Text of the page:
Disability Access Service Card FAQ


What is the Guest Assistance Card, or GAC? It is changing to the DISABILITY ACCESS SERVICE CARD on October 9, 2013. As more details become known, this page will be updated.

The Guest Assistance Card (GAC) at Walt Disney World is also called the Special Assistance Pass (SAP) at Disneyland. Both refer to the basically the same thing. The GAC used to be called the Special Assistance Pass.  The name was changed to Guest Assistance Card a few years ago because some people thought it was a “front-of-the-line” pass, which caused some confusion between guests and cast members. Some people think there is a back door into most rides that they will get to use if they have a GAC and that's almost never the case -- many attractions have mainstream access. Always ask the Cast Members at the attraction how to proceed, and please do not expect front-of-line access.

What we know about the proposed changes: Expect to be given a return time that corresponds to the wait time in the regular standby line, at the attraction entrance. This is very similar to the current FastPass system. Only one ride at a time can have a pending wait time return. Expect to have a picture taken and be on the card, along with identifying information. The card will be valid for the length of your stay up to 14 days. Disney WILL try to accommodate the needs of individuals with very severe disabilities on a case by case basis; this would also include individuals with moderate to severe autism... but nobody should expect front-of-line access.
The GAC is not used to jump the lines, it is used to help special needs travelers get access to attractions that they would otherwise not be able to see due to health, mobility, or major developmental and psychological issues. You may be allowed to bypass the regular lines, but you should still expect to wait.  Examples of people who might benefit from using the GAC include folks of all ages and backgrounds, whether their need is temporary or permanent:

How do you get a GAC?

You can go to Guest Relations at the entrance of any of the Disney parks and request one. You don't need a doctor's letter or any evidence to show that you need one, although many people do take a doctor’s letter for backup. You do need to be able to explain what your problems are and what assistance you need.  The GAC is not a convenience; it is a tool for access.  Guest Services Cast Members are responsible for determining who will be given the GAC... it helps to be prepared and know what to ask for, and how, before you go.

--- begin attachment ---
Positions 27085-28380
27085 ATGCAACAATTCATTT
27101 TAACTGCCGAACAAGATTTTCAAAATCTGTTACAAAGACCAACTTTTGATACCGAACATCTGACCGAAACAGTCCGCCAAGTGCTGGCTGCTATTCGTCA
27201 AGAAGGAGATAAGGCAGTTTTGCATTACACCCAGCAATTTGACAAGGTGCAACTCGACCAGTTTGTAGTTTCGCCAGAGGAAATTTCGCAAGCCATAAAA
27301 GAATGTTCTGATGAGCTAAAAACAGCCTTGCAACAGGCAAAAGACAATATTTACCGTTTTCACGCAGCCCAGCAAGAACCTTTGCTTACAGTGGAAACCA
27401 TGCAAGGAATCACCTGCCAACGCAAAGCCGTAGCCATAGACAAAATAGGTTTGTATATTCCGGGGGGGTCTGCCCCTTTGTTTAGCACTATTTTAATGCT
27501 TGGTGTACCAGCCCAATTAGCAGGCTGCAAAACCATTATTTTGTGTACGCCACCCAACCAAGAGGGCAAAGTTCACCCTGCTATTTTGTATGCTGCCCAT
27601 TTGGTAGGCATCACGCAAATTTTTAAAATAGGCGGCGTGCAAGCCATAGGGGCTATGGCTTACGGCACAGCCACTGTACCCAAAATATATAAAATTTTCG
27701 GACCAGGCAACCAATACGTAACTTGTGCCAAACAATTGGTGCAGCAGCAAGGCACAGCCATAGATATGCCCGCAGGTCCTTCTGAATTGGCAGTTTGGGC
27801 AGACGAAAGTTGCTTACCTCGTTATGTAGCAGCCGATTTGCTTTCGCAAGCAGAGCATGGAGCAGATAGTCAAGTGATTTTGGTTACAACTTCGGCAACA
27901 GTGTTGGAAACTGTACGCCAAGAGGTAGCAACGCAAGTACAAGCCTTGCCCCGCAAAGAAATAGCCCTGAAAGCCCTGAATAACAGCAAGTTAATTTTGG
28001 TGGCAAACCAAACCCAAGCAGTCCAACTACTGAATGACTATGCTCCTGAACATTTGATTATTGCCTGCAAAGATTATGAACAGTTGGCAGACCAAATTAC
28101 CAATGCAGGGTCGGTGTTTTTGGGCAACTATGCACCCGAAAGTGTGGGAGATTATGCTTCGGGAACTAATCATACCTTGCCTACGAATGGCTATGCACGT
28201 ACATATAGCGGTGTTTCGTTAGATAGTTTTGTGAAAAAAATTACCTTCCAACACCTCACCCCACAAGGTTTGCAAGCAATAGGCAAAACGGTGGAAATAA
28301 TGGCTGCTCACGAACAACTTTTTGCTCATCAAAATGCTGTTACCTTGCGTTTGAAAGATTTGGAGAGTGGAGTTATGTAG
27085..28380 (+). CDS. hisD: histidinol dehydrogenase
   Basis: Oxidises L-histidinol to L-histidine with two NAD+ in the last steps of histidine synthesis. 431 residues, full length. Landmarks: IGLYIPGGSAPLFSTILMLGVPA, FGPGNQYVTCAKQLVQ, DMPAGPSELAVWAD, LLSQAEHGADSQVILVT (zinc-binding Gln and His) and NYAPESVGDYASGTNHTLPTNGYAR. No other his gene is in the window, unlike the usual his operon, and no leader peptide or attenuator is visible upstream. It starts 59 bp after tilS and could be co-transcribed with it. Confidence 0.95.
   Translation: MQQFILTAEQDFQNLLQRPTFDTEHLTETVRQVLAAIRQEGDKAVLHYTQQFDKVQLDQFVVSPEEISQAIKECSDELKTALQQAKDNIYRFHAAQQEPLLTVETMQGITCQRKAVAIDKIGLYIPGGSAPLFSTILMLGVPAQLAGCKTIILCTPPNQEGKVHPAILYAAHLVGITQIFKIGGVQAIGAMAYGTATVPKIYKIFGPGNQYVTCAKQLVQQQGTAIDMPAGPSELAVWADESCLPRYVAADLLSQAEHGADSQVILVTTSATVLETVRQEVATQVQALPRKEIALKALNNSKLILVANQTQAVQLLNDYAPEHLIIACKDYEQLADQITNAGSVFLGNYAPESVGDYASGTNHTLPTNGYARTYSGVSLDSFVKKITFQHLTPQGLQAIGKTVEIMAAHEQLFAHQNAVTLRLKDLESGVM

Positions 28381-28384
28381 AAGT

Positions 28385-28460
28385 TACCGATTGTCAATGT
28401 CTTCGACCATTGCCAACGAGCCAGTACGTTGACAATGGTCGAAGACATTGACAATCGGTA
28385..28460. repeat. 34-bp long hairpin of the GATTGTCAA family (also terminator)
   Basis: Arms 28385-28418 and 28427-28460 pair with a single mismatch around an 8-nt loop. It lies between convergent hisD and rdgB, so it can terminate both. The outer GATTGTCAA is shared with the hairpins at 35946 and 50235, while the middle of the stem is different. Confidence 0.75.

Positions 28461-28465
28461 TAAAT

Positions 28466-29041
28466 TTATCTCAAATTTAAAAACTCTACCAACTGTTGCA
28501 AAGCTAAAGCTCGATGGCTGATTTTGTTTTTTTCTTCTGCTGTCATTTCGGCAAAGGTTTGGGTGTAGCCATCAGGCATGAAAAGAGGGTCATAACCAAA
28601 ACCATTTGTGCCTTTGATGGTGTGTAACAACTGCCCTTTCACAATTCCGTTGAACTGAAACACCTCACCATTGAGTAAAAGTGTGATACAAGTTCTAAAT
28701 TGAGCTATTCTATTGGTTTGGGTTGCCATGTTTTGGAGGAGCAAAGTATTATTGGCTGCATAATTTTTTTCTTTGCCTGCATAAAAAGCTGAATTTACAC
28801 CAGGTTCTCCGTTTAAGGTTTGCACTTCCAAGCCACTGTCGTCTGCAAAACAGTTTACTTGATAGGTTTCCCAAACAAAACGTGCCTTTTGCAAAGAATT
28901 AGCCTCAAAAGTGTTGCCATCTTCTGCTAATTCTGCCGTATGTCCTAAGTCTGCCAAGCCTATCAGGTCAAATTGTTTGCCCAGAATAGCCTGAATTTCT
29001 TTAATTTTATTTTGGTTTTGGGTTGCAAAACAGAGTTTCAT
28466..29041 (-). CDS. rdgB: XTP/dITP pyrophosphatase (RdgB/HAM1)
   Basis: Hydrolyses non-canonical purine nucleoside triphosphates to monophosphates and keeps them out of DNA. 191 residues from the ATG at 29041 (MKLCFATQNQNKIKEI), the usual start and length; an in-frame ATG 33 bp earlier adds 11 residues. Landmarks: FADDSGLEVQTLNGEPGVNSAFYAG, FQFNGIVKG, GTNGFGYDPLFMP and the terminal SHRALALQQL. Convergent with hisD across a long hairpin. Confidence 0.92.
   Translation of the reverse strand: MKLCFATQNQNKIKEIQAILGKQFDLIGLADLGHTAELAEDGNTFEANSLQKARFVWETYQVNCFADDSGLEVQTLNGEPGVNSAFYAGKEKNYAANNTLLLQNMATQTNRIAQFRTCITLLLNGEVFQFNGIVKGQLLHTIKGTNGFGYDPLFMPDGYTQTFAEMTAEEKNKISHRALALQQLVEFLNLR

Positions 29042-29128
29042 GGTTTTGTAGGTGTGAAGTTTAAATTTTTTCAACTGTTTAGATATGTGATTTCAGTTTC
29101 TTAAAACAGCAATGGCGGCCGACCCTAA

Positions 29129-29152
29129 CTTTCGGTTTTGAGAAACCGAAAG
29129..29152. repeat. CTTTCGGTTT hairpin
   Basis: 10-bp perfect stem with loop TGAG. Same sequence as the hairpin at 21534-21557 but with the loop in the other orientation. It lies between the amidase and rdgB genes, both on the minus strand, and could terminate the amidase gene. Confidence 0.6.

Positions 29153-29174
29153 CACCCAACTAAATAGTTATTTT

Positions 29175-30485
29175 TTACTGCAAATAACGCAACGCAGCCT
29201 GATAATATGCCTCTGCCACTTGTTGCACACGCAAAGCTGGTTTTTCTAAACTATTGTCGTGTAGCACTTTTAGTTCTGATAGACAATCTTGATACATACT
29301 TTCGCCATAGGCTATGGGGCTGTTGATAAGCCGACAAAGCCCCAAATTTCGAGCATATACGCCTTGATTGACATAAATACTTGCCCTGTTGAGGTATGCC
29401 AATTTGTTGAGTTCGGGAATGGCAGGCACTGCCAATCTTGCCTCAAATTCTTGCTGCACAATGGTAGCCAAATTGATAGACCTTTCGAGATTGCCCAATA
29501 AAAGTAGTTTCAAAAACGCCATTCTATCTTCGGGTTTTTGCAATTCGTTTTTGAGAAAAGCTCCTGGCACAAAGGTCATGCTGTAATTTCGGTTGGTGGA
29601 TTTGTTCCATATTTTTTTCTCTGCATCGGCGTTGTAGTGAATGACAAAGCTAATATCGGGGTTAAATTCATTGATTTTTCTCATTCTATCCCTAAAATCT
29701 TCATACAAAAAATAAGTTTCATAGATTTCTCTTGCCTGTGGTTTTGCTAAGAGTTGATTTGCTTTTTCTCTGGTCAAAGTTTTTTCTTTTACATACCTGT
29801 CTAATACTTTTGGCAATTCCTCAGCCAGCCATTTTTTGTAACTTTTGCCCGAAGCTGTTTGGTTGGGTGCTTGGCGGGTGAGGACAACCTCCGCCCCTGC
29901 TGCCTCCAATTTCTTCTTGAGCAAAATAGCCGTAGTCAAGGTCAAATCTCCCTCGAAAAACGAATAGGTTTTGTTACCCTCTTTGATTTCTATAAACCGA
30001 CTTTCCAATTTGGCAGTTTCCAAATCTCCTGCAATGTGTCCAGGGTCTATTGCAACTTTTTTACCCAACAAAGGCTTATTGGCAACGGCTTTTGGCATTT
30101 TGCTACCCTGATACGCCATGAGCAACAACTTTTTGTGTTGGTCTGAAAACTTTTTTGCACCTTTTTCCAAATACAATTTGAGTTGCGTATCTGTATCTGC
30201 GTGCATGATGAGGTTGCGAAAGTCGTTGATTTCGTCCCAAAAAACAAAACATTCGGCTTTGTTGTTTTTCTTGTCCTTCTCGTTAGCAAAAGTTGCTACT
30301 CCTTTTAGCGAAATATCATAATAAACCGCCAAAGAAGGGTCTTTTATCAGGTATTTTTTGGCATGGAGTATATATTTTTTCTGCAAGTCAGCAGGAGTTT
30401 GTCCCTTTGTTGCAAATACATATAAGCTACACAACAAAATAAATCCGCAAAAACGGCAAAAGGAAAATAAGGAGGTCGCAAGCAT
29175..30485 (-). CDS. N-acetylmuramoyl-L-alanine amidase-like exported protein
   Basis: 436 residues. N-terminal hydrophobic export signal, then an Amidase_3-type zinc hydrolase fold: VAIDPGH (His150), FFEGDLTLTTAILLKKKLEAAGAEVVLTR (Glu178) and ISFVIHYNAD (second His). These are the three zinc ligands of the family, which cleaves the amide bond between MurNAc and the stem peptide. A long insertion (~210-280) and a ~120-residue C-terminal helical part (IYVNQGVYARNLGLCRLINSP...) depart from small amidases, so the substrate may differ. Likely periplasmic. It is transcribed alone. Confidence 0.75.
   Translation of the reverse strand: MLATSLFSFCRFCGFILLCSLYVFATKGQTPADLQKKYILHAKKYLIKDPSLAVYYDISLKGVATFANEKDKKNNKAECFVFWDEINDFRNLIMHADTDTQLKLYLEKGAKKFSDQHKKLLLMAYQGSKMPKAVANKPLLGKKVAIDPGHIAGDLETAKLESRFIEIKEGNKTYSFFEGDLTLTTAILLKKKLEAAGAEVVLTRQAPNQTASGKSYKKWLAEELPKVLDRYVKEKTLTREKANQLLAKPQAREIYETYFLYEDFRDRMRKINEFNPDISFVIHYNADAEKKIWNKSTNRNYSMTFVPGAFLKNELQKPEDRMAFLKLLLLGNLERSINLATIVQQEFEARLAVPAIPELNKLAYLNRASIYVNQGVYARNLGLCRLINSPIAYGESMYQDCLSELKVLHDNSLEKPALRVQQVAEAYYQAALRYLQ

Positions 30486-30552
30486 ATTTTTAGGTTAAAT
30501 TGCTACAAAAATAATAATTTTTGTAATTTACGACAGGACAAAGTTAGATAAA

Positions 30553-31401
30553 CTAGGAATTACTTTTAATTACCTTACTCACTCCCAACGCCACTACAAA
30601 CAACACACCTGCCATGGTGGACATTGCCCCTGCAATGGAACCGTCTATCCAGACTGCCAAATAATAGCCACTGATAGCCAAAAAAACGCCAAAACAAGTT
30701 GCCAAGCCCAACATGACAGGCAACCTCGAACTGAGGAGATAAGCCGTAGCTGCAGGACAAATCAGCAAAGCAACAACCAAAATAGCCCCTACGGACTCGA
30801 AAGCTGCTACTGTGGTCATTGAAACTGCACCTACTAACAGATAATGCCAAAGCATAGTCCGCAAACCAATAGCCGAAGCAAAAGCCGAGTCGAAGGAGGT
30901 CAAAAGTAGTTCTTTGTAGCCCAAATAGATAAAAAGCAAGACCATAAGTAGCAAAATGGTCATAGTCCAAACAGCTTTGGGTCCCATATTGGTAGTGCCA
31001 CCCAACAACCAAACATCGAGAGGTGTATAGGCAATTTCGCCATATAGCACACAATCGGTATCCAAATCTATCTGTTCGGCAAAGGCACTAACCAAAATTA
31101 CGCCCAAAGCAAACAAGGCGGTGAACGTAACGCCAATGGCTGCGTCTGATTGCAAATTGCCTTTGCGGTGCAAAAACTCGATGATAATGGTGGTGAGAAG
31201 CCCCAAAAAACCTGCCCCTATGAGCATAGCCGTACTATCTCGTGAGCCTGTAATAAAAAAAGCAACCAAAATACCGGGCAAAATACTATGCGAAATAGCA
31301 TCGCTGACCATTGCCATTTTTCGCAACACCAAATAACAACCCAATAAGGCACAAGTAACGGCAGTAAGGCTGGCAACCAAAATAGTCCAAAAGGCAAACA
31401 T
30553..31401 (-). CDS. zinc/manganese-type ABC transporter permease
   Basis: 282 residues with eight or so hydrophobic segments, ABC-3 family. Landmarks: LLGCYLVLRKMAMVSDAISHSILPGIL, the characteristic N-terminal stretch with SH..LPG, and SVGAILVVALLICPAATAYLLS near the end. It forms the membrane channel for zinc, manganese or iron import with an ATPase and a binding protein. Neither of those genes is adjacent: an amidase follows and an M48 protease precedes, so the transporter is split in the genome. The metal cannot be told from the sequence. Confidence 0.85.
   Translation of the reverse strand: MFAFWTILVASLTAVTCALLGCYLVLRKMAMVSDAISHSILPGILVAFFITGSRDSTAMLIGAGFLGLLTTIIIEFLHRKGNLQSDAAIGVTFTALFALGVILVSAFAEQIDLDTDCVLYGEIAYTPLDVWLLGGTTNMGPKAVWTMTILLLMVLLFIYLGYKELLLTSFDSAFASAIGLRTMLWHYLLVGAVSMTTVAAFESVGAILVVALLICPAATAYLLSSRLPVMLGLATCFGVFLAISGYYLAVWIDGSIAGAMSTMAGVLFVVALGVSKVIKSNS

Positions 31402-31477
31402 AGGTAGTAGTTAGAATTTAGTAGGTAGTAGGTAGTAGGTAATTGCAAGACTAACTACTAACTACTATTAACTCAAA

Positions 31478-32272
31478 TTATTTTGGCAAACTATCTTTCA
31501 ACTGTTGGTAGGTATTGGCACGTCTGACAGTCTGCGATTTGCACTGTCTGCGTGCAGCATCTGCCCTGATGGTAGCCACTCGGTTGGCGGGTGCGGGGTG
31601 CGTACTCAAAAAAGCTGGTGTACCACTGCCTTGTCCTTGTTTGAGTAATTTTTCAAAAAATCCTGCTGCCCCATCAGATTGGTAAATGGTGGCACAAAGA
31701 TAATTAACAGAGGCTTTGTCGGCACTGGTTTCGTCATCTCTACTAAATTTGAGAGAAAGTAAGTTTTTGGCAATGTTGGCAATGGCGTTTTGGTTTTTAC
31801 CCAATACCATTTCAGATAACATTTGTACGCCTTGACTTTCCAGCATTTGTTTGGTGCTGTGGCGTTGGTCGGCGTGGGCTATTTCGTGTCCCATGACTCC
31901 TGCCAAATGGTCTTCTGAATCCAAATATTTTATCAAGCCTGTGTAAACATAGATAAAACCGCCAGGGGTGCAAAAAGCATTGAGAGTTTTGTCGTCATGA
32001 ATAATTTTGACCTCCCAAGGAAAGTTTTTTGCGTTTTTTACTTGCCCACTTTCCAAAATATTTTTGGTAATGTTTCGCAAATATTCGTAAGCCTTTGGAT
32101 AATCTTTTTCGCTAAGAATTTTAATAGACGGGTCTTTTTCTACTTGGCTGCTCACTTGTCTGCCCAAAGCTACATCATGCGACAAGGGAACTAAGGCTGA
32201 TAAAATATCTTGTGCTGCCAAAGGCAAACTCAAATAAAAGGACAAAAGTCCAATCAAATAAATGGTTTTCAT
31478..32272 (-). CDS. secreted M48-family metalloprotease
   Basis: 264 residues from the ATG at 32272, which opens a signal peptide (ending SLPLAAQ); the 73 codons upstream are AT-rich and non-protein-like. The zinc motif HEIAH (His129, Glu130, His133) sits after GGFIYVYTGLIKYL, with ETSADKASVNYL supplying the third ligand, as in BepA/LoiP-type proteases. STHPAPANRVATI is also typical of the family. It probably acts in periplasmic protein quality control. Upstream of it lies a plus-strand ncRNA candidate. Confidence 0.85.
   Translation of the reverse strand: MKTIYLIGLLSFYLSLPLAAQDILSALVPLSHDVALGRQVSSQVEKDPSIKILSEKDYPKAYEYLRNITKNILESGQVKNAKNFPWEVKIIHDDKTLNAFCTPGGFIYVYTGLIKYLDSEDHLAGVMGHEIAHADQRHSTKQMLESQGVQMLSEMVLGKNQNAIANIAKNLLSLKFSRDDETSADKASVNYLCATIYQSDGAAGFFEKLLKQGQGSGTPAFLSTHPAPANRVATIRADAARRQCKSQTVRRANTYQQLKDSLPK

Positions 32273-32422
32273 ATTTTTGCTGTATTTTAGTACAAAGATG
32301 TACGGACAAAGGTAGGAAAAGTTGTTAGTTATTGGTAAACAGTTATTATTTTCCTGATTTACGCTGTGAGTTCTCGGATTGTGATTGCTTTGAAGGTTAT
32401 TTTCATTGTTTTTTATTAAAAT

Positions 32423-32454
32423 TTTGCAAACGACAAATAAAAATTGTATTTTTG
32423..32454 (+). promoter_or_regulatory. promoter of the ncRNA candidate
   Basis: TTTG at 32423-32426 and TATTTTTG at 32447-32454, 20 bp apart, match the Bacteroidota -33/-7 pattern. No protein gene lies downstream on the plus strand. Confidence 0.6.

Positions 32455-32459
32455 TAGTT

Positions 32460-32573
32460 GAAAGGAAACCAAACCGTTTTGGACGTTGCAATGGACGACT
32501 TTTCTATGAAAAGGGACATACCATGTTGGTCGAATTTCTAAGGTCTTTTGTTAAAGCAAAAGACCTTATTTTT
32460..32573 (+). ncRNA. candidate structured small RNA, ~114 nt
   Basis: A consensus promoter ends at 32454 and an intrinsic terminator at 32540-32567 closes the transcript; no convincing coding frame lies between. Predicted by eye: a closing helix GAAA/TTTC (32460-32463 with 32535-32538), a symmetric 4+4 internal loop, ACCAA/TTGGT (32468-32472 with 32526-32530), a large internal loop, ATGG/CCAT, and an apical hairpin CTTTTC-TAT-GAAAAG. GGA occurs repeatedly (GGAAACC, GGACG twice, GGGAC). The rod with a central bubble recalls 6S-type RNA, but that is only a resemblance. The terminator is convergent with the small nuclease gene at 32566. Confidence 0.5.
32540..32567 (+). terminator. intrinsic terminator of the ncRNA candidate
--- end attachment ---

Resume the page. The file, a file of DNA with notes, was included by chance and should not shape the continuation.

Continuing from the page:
How long is it valid?

If you are given a GAC, it will be good at all the Disney parks for the length of your vacation. You don't need to get one for each park or for each day. You do need to get a new card on your next vacation to WDW; it is only good for one trip.

What does it allow you to do?

The cards all look the same, but each card has different instructions stamped on. We are aware of 5 different messages; there may be more.
 For the first 3 categories, you will be asked to use FastPass if available and you are told that the card will not allow immediate access to rides/attractions. You will often still need to wait; it just may be in a different place.

Do you need a GAC if you have a wheelchair or ECV?

Maybe, maybe not.  If you have a wheelchair or ECV, cane or crutches, you will not need a GAC unless you have a medical reason not to be in the mainstream lines. 

If you have a legitimate reason for a GAC as outlined above, then you need to advocate for yourself at Guest Services in order to get the GAC.  They may try to tell you that you do not need the GAC because the wheelchair or ECV will be enough to let the CMs at the attractions know that you need to use the accessible entrances.  This is true if your reasons for being in the wheelchair or ECV are only due to mobility issues.  However, if you plan to leave your wheelchair or ECV at the entrance of an attraction or pavilion and walk inside, having a GAC will alert the CMs that you need to use the accessible seating or boarding areas inside the attraction.  

If you have medical or major psychological issues that would prevent you from being able to use the mainstream, wheelchair-accessible lines along with all other guests to the point that you would have to miss the attraction or it would endanger your health, then you will need the GAC.  

About using the GAC when you need it...

Many people feel embarrassed, or like they are cheating if they ask for a GAC.  Please don't think that using the GAC to get to alternate waiting or boarding areas is just a 'bump in' to the line... remember:

Perhaps other people arrive at the line ahead of you, but you have every right to enjoy the attractions at your pace. Disney has this program in place to help you get the most enjoyment possible from your visit to the park   It isn't something for you to feel embarrassed or self-conscious about, when you really need it. It is not the same as a front-of-line pass, and there will be times when you may wait longer than people in the regular queue.

About using the GAC or wheelchairs when you don’t really need them, to get into attractions ahead of other guests…

Better not let any of US catch you trying to pull a stunt like that!  Every time someone does this, they cheat everyone. It causes resentment among other guests and cast members towards everyone who uses the special accommodations for legitimate reasons, and makes it harder for people who really need the accommodations to get them.


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Last revision October 8, 2013
Copyright 2013 by Teri Doolittle, PA-C, MHP, DHSc
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